A sure sign of spring has arrived: Crews have shifted from plowing snow to sweeping roadways.
Now that most of the snow has melted, roads in the region are looking rather drab. As a result, most of the road departments in North Idaho and Spokane County are deploying their sweepers to prevent the nasty dust clouds that can form when cars or trucks drift off the pavement.
“When we spread gravel on the roads, cars and trucks drive over it, pulverize it and pound it to dust,” said Al Gilson, Washington State Department of Transportation spokesman. “We want to clean it before it gets airborne and becomes an air pollution problem.”
Gilson reminded motorists to be watch for directional arrows along Interstate 90 as they drive near Spokane. Crews will start in the downtown area of Interstate 90 and gradually move to outlying state highways, he said.
“But that could change,” Gilson said. “If it starts snowing again, they will stop sweeping and go back to snow and ice work.”
In Spokane, crews have started sweeping the city’s main thoroughfares, city streets spokeswoman Ann Deasy said.
“Then we will re-sweep the arterials and clean the arterial sidewalks,” she said. “We will begin residential street sweeping in April.”
Train tunnel begins
Starting today, crews will start the massive project to build a train tunnel along Market Street that will eventually operate below the North Spokane Freeway.
It won’t be a tunnel in the traditional sense. Crews won’t dig below the ground. Instead, construction workers will place 444 prefabricated concrete arches that will be connected on site, Gilson said.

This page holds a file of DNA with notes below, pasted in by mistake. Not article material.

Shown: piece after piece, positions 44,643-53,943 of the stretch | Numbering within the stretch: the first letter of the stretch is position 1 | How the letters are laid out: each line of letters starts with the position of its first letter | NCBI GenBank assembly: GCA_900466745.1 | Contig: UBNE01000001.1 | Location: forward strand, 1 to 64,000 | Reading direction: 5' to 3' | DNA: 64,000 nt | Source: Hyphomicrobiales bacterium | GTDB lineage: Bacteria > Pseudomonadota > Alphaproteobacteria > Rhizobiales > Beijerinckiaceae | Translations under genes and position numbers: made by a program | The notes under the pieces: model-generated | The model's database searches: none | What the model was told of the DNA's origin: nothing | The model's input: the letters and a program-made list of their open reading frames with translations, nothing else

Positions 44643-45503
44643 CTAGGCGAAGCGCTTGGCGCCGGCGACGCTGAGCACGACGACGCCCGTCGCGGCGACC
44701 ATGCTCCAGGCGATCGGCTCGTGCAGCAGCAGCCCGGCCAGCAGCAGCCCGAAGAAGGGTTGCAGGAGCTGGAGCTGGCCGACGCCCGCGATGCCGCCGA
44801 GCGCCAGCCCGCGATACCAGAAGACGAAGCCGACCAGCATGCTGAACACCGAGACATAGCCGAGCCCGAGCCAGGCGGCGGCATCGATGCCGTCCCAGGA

“After they are all done, we fill in dirt and the freeway will go over the top,” Gilson said.
The Burlington Northern Sante Fe rail line only has one track, but the 1,330-foot tunnel will be wide enough to add another line. The work begins today near Magnesium and Hawthorne roads and the $17.29 million project is expected to take two building seasons to complete, Gilson said.
The train tunnel is the sixth of eight jobs for the U.S. 395/North Spokane Corridor freeway project that was funded by the Nickel Gas Tax enacted in 2003.
The plan calls for opening the first stretch of freeway from Francis to Farwell Road in 2009. When all eight projects are complete in about 2011, the freeway will link U.S. 395 from Francis Avenue to the existing highway near the Wandermere Golf Course, Gilson said.
“The trains will operate all through construction,” Gilson said.
Three projects have or are ready to start that will close lanes or portions of area roads.
Crews have currently reduced traffic to one lane on Cheney Plaza Road about 11/2 miles south of Cheney. The crews are working to replace the bridge barrier, said Paul Lennemann, Spokane County’s construction engineer.
“After this guard rail project is done we will do another job there that will rebuild the bridge barriers,” Lennemann said. “We will close the road on that project, which is about three weeks away.”
Other crews have closed Railroad Avenue, except for local traffic, so they can install a sewer.